In the past years we have seen a lot of pitches during the selection for our accelerator. What struck us is that start-ups often have difficulty explaining their idea clearly. So we asked Jan-Willem Callebaut, CEO and founder of Birdhouse, for his tips on the ideal pitch.

In the first few minutes of a story, people make up their minds, consciously or unconsciously, whether they trust you. So the clarity of how you present yourself has a very big impact.“Jan-Willem starts.

“Nevertheless, this appears to be an important working point for Belgian start-ups. For example, we often notice during our pitches that companies do not present themselves clearly, which is a broader problem in the Belgian start-up ecosystem.”

Most common errors

These are the three most common mistakes according to Jan-Willem.

1. You don’t get to the point fast enough

“Very often people start telling a story and don’tget to the point fast enough.” states Jan-Willem. “Some startups talk for a very long time about the why and the mission of their company. You need to tell that, of course, and I think it’s good to start with that. But don’t do it for five minutes at a time. Because then your audience gets confused, and they start wondering what you just did.”

A good product presentation therefore starts with a clear combination of a problem you want to solve, and a product with which you solve that problem. Nevertheless, many companies lose themselves in the problem, while the solution is exactly what the audience is waiting for.

2. You lose yourself in details

In addition, you also have to be careful when you explain the product. “People often talk far too long about the details of their solution,” states Jan-Willem. “Just think of technical features that are not relevant to your broader story. While from the point of view of, for example, a jury of The Birdhouse, but also investors, this is not what it is about. Your product is obviously crucial. But there are a lot of other facets that are more important in the early stages, like finances, your go-to-market strategy and the team.”

3. You forget important parts

In addition, start-ups usually forget important aspects in their presentations. One is the team, which often plays a decisive factor in the decision to accept a business at The Birdhouse, for example.

“The team is crucial in a pitch,” confirms Jan-Willem. “Because you have to know who is behind a company. You can mention your team at two times during a presentation: at the beginning and at the end.

They’re both okay. But if you place the team in the beginning it ideally offers added value. For example, if you are proposing a very technical product, you need to have people with knowledge of it. Because that’s how you create credibility. And even if you can’t draw on a long professional experience, it’s good to have something to go along with it that shows how passionate you and your team are.

Uber for x

Another useful element in a presentation is to explain your product concisely, ideally even in one sentence. Because as an entrepreneur, your work often focuses on details, and this way you zoom out.

“A good tip is to use analogies that many people know,” says Jan-Willem. “Entrepreneurs with a sharing platform often do that by saying they are the Uber or Airbnb for x. Of course, it shouldn’t become a cliché, and these kinds of analogies go wrong quickly if there is little substance in your presentation. But if you have a well thought out story, a metaphor or analogy will get people on board faster.”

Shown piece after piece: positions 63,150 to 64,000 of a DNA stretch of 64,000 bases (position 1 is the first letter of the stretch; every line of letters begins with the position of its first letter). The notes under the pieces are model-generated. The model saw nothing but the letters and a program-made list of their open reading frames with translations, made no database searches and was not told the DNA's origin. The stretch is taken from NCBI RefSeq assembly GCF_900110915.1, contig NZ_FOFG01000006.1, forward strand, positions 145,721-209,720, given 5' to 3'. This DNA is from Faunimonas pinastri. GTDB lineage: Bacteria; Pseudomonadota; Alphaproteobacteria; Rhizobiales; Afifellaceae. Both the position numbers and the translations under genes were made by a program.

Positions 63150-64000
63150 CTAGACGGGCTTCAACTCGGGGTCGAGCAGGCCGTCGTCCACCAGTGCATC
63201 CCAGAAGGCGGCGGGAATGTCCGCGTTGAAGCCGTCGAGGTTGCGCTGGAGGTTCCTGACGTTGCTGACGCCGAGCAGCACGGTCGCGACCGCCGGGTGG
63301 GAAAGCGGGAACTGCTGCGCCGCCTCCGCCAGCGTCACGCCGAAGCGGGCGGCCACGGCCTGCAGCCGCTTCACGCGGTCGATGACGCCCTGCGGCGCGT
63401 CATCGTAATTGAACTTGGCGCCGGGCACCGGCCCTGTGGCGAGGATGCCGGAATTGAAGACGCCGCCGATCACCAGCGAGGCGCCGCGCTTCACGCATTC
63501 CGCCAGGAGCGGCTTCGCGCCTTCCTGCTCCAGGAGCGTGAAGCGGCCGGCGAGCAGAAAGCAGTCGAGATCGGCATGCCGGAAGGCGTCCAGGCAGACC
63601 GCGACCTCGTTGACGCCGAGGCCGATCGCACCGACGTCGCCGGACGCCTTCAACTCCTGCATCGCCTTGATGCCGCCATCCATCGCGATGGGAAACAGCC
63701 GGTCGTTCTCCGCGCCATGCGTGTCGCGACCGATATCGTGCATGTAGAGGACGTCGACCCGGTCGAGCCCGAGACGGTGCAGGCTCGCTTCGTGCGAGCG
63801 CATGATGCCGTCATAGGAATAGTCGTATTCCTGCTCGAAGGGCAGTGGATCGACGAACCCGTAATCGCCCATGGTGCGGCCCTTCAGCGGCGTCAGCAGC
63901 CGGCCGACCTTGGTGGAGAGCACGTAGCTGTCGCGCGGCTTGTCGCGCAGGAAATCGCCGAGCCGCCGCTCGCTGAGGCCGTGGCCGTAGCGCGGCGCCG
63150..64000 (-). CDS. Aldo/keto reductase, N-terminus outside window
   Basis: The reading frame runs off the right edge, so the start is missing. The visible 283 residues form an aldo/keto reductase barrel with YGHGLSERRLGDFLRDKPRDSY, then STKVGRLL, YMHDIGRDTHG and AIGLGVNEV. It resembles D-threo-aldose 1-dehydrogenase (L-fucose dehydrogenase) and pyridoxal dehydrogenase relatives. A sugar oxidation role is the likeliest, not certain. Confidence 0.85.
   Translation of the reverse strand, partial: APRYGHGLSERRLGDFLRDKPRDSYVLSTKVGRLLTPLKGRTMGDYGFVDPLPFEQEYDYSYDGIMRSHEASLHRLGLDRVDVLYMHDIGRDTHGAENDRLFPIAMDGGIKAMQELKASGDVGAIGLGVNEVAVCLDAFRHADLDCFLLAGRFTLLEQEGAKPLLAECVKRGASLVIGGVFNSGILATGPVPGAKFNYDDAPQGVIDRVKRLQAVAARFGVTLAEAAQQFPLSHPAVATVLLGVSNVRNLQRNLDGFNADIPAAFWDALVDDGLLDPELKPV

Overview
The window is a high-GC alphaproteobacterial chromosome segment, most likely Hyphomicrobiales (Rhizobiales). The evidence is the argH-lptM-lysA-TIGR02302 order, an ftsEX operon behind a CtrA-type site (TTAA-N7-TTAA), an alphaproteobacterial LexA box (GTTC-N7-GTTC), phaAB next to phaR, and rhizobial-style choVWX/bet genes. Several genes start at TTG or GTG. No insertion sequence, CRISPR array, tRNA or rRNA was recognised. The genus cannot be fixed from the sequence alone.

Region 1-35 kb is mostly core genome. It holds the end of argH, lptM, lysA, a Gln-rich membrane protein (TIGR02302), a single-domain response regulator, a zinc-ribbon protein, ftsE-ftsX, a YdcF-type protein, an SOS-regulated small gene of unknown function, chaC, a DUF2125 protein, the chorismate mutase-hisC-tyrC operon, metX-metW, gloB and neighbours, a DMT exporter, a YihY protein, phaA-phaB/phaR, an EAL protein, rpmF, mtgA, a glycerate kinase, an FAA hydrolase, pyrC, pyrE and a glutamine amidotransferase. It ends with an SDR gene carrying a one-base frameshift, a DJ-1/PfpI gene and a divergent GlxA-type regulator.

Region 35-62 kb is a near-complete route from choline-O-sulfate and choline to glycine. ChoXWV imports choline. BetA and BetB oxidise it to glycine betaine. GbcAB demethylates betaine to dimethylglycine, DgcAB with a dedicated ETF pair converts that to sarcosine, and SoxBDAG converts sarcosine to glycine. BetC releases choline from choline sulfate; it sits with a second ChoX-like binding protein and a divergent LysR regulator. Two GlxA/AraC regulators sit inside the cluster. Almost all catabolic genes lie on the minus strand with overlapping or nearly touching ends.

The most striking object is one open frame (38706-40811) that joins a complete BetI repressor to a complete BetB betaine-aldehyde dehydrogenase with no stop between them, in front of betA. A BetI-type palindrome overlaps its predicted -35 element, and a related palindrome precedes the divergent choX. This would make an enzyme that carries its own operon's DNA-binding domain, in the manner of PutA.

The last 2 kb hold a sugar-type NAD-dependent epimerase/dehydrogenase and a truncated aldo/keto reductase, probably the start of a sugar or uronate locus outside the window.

6 golden pitch tips

For the actual pitch Jan-Willem also has some valuable tips!

1. Do your research

For example, there is a tremendous amount of documentation online about pitching. So do your research, and prepare well. For example by reading our
blog post about pitching
read.

2. Stick to the templates

You can get a lot of templates from that research. For example, Birdhouse shared a
pitch-template
, and an organization like Y Combinator put their ideal seed deck online. So during your early pitches, it’s not a bad idea to just use them, and lean on the work others have already done.

3. Practice your presentation

Practicing and preparing a presentation well sounds like something obvious, but start-ups often overlook it. So make sure you know your presentation, that you bring extra material and that you don’t have to say “euh” too much.

4. Speak before you change slides

This is a tip you don’t always have to do, but in our previous post about pitching we gave
the tip
To say what you want to say first and only then change slides. This keeps the attention on you as a speaker, because a slide often distracts an audience from your explanation.

5. Invest in design

Design is something that a lot of startups ignore when they have to make presentations. But beautiful, professional slides, whether or not created by a designer, simply give a good impression. It shows that you are a serious company that can be trusted.

6. Ask for feedback

A final tip is to simply call for help. “Fundamentally, people need to be more critical of themselves and ask for feedback more quickly.” concludes Jan-Willem.

You must
Dare to ask others how to do it better
and how to explain your concept more easily. Lots of people are ready to get feedback on the content of their presentation, but few ask for feedback on their pitch itself. And that while presenting is a super important part of your start-up.

Would you like to know more? Then be sure to read the blogs below: